by Paul Bedard
Indiana Sen. Mike Braun takes pride in visiting the state's 92 counties and keeping in touch with the business community, even during the coronavirus crisis.
During the Thanksgiving Day break, he kept up his meetings, asking what he could do to help. But no matter what, he said, “the people I'm talking to come right back to election fraud and irregularities, and it’s just heartburn that’s not going away.”
While much of the Washington press corp ignores the growing reports of voting and voter registration irregularities, Braun in an interview with Secrets and op-ed for the Washington Examiner’s opinion section said the half of the nation that supports the president are just getting angrier that little effort is being put into investigating the claims.
“All I can tell you is that there's a restlessness out there in places like Indiana, and I don't think it is going to settle down in terms of any type of unification on addressing any issues as long as that lingers,” said the Republican lawmaker.
“I thought there would be maybe people getting over it. I think it's just as intense now as it was the day after the election,” he said in the interview.
He said that the intensity is driven by the media’s effort to dismiss those who believe the fraud claims as “fringe” and conspiracists, as they did during the Hunter Biden China cash scandal.
And worse, Braun added, it's the same media that seized on the Russia conspiracy when it appeared it would take Trump down.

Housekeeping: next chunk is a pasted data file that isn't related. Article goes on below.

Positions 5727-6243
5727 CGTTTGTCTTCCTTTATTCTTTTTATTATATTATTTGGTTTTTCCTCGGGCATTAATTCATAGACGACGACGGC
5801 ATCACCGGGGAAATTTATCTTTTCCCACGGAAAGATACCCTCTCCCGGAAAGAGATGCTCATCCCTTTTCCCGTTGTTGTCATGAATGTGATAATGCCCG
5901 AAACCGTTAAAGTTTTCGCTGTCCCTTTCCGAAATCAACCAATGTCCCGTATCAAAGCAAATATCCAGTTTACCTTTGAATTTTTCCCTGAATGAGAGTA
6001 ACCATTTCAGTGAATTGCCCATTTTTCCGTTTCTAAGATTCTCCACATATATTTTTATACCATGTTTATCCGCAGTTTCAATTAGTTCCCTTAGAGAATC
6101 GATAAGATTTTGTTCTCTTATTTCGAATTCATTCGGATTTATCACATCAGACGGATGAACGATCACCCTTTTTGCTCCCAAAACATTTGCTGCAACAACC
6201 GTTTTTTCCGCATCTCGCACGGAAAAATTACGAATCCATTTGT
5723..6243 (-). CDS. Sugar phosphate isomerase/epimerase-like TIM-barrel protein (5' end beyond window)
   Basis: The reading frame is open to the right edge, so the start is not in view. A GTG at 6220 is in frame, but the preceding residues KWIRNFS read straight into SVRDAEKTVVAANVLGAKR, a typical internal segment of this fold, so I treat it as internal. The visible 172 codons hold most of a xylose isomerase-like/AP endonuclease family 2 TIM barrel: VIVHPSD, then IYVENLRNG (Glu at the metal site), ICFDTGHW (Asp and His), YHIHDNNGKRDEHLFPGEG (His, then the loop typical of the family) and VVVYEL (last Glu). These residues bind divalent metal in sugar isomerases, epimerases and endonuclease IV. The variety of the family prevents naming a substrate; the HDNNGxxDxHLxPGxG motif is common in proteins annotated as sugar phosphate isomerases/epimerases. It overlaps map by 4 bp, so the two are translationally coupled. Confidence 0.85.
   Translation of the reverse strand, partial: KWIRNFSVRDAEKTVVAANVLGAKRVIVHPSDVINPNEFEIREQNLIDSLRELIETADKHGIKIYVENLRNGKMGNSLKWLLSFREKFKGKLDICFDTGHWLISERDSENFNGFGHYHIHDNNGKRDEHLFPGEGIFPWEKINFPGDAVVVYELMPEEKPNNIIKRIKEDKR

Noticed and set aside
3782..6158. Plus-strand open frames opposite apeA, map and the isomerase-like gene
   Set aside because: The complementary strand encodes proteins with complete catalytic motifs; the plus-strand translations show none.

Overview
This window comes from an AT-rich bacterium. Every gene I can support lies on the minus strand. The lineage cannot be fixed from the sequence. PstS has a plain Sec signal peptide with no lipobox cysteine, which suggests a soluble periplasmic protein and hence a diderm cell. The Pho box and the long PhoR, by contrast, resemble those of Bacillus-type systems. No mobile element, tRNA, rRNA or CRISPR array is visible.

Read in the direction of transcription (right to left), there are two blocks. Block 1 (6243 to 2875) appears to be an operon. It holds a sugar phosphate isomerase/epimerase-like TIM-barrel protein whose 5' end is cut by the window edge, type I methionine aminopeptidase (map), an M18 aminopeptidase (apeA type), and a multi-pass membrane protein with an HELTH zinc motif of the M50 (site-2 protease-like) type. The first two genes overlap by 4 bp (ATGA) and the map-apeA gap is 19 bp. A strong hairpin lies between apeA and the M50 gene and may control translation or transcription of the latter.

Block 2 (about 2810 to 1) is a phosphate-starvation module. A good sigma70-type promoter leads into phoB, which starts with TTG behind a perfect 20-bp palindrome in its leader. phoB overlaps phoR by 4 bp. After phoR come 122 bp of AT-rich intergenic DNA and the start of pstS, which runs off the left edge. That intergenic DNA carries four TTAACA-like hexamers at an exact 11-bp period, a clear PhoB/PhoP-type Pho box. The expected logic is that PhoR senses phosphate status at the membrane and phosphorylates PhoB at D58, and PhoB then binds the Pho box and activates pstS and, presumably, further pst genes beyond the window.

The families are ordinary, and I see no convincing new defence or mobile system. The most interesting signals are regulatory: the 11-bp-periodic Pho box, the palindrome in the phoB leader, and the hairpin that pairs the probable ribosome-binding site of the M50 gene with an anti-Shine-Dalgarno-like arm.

“Why is the media doing it? I think that that's pretty well explained in terms of how aggressive they were to delegitimize Trump's election, through the Mueller report and impeachment, pushing that so vehemently. And now, dismissing it as they kind of did the Biden-Ukraine stuff as being just conspiracy theory, already been debunked, there's no evidence and so forth,” he said.
The senator said that states should move quickly to determine if fraud took place, if only to assure Americans that the system is credible.
“We're not putting some amount of energy and detail into ferreting out some of this stuff as simple as sampling, whether absentee ballot requests in applications match the ones that were sent back. That'd be a simple thing to do, finding out how many mailing ballots were just kind of dumped arbitrarily into addresses that morning, a lot of stuff like that,” he said.
“I think that would really put people with some peace of mind, if there was an effort made other than saying it's ridiculous,” he added.
With the Electoral College vote coming Dec. 14, Braun said that he hoped a greater scrutiny of the fraud evidence would take place even if there is no conclusion.
“I'm hoping there's some significance to the efforts that have been made. And if there is not I think you’re going to have the Trump base disgruntled for a long time," he said.